The Fisher King
If one story has haunted me, remained ever-present to me over the past thirty-five years or so, it is the story of Wolfram von Eschenbach’s Parzival (c. 1210). Unlike the Galahad of Le Conte de Graal, a boring, already-perfect figure who gets the grail and evaporates like monastic froth into the ethers of a celibate dreamscape, Wolfram’s Parzival starts off as a complete goof: a bumbling teenager who stumbles into knighthood almost by accident—and even when he’s made a knight, it still takes him a long time to figure out how to be one. As he discovers, it’s not just a matter of wearing some knightly swag. Parzival’s hamartia resides in the fact that he heeds advice—far too literally and without any idea of context—first that of his mother, Herzeloyde, and then that of his mentor, Gurnemanz. When Herzeloyde, even though she has tried to shield her son from any notion of knighthood, agrees to let her son go off to seek it, among other things, she tells him, “Whenever you can win a lady’s ring and greeting, take it—it will rid you of the dumps. Waste no time, but kiss and embrace her.” He basically accosts the first woman he meets, obedient as he is stupid, and takes her ring in the bargain, only pausing to say, “God be with you!—That’s what my mother told me to say.” Gurnemanz, though he breaks the boy of the habit of talking about what his mother told him all the time, doles out some equally good/bad advice, though with the best of intentions: “Do not ask many questions.” Later, when Parzival encounters the graciousness and suffering of Anfortas, the Fisher King (unbeknownst to Parzival, his uncle) while in the presence of the Holy Grail, his heart burns to ask Anfortas why he suffers. But he doesn’t. As a result, Anfortas is condemned to more suffering and Parzival to aimless (or so it would seem) wandering.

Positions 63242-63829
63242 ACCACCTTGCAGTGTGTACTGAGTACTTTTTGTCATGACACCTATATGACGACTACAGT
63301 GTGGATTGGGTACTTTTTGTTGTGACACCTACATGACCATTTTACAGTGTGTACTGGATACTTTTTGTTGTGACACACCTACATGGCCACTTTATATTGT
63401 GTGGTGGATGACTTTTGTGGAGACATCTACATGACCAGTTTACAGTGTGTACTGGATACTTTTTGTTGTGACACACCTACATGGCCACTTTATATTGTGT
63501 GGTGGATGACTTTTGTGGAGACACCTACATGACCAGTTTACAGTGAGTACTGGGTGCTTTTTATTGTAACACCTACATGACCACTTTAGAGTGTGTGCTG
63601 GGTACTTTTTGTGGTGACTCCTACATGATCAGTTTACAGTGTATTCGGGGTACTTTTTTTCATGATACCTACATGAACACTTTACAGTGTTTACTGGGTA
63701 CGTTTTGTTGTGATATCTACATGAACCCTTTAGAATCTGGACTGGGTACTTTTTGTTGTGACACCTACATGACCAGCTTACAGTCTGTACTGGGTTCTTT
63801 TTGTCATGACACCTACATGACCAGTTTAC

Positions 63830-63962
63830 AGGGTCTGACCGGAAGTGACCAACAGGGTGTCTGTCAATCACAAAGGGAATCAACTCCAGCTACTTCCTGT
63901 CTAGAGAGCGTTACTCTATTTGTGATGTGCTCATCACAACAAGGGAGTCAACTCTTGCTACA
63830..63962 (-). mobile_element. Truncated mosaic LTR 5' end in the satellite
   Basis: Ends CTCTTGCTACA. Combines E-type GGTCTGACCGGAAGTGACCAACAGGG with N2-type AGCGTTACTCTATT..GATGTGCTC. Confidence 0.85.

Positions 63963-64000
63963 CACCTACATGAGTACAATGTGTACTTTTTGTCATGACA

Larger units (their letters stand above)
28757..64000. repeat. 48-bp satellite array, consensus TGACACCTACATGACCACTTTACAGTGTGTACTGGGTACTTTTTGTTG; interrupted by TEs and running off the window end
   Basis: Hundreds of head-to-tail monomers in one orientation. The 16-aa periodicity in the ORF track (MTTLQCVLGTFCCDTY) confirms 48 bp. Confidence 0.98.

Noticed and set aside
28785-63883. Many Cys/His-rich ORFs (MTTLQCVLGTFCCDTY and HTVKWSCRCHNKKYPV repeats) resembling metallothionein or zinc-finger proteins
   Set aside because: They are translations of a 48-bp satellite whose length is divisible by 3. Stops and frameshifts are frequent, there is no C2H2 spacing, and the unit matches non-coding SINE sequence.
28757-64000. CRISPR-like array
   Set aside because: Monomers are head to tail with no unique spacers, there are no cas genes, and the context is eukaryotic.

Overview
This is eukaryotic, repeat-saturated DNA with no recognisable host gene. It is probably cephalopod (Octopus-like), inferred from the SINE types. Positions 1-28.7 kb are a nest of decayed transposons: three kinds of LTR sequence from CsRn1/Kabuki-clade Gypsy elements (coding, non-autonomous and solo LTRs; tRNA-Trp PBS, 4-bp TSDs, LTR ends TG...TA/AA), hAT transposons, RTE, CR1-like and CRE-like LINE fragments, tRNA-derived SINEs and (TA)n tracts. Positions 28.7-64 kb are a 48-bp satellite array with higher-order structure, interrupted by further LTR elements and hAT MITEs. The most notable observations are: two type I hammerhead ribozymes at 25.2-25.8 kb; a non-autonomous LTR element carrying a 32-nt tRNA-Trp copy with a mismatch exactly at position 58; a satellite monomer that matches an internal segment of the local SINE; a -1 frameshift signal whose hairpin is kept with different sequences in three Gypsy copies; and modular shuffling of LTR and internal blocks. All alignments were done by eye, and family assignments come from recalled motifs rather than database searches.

I can identify with Parzival’s bumbling. I think we all can. But more and more, as I get older, my attention turns to the suffering of the Fisher King.
As I survey the wasteland of Western culture and its macro-microcosm the internet/social media, I cannot help but see that we are all simultaneously the bumbling fool and the suffering king. We do so many hurtful and stupid things, not because our mothers told us to, but certainly in obedience to some variety of superego or egregore. We do what we think we are supposed to do. And we are usually wrong. Likewise, the pains we bear in silence have never healed, though we wait upon the kindness of strangers. Anfortas was once like Parzival, once was a Parzival, but his overreaching caused him to be wounded: a wound to the thigh, signifying impotence. Our social media harangues—are they not evidence of a fear of impotence?
The great Terry Gilliam film The Fisher King beautifully illustrates how we can be both Parzival and Anfortas—who’s really wounded in this film, Jack or Perry? Who really needs healing? In fact, they both do. This scene poignantly describes such a psychology (as well as the importance of myth):
The good news is that healing is possible. On Parzival’s second visit to the Grail Castle, he asks the question: “Uncle, what is it that ails you?” He receives no answer, no explanation. But Anfortas is healed.
This theme of healing inhabits many tellings of the grail story, that of the Indiana Jones franchise no less than Richard Wagner’s opera Parsifal (which certainly has some Galahad-like overtones). Perhaps one of the most intriguing modern treatments of the story (not to mention Eric Rohmer’s Perceval le Gallois) is Hans-Jürgen Syberberg’s sublime 1982 cinematic treatment of Wagner’s opera. In Syberberg’s film, both a teenaged boy (Michael Kutter) and a young woman (Karin Krick) play Parzival (Anfortas is played by the opera’s conductor, Armin Jordan). In such daring casting, Syberberg paints a picture of psychic integration, or what C.G. Jung would call the coniunctio oppositorum (the conjunction of opposites): the interiorization of the feminine into the male psyche and the interiorization of the masculine into the feminine. Our culture has failed to accomplish this task for far too long, and it is a significant source of our suffering.
 Wolfram von Eschenbach, Parzival, trans. A.T. Hatto (New York: Penguin, 1980), 75.
 Ibid., 77.